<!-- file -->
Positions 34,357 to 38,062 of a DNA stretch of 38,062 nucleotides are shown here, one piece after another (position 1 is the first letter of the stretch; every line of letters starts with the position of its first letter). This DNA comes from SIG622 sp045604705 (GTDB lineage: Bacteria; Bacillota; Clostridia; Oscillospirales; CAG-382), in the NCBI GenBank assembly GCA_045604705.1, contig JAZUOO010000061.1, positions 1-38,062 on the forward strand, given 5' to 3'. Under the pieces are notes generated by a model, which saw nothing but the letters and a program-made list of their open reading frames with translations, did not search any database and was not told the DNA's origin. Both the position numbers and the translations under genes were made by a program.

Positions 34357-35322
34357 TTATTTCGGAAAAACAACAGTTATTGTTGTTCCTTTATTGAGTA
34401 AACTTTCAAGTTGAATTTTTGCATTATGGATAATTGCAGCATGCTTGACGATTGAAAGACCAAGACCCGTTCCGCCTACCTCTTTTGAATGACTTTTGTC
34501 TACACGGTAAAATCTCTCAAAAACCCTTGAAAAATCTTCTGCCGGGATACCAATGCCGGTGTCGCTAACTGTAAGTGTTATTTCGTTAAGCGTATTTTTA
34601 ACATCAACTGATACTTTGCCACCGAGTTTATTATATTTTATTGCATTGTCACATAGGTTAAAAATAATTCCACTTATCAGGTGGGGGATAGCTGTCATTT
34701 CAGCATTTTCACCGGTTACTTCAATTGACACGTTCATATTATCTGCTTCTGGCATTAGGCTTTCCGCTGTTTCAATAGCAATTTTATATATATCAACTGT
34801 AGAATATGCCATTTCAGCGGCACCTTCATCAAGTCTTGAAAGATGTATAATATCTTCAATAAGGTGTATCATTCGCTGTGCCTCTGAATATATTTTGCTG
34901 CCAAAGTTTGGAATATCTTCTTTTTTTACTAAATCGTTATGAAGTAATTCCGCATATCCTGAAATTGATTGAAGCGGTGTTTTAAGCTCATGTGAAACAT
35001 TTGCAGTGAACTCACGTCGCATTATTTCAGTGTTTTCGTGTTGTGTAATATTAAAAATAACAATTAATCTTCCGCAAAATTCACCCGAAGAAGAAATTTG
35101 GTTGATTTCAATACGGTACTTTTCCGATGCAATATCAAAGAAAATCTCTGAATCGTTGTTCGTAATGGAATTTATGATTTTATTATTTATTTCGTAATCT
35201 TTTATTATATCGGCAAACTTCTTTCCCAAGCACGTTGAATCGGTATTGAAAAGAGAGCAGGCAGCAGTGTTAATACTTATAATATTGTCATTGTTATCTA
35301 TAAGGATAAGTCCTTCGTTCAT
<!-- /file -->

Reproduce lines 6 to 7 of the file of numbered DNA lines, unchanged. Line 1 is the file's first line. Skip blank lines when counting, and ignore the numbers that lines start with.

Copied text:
34601 ACATCAACTGATACTTTGCCACCGAGTTTATTATATTTTATTGCATTGTCACATAGGTTAAAAATAATTCCACTTATCAGGTGGGGGATAGCTGTCATTT
34701 CAGCATTTTCACCGGTTACTTCAATTGACACGTTCATATTATCTGCTTCTGGCATTAGGCTTTCCGCTGTTTCAATAGCAATTTTATATATATCAACTGT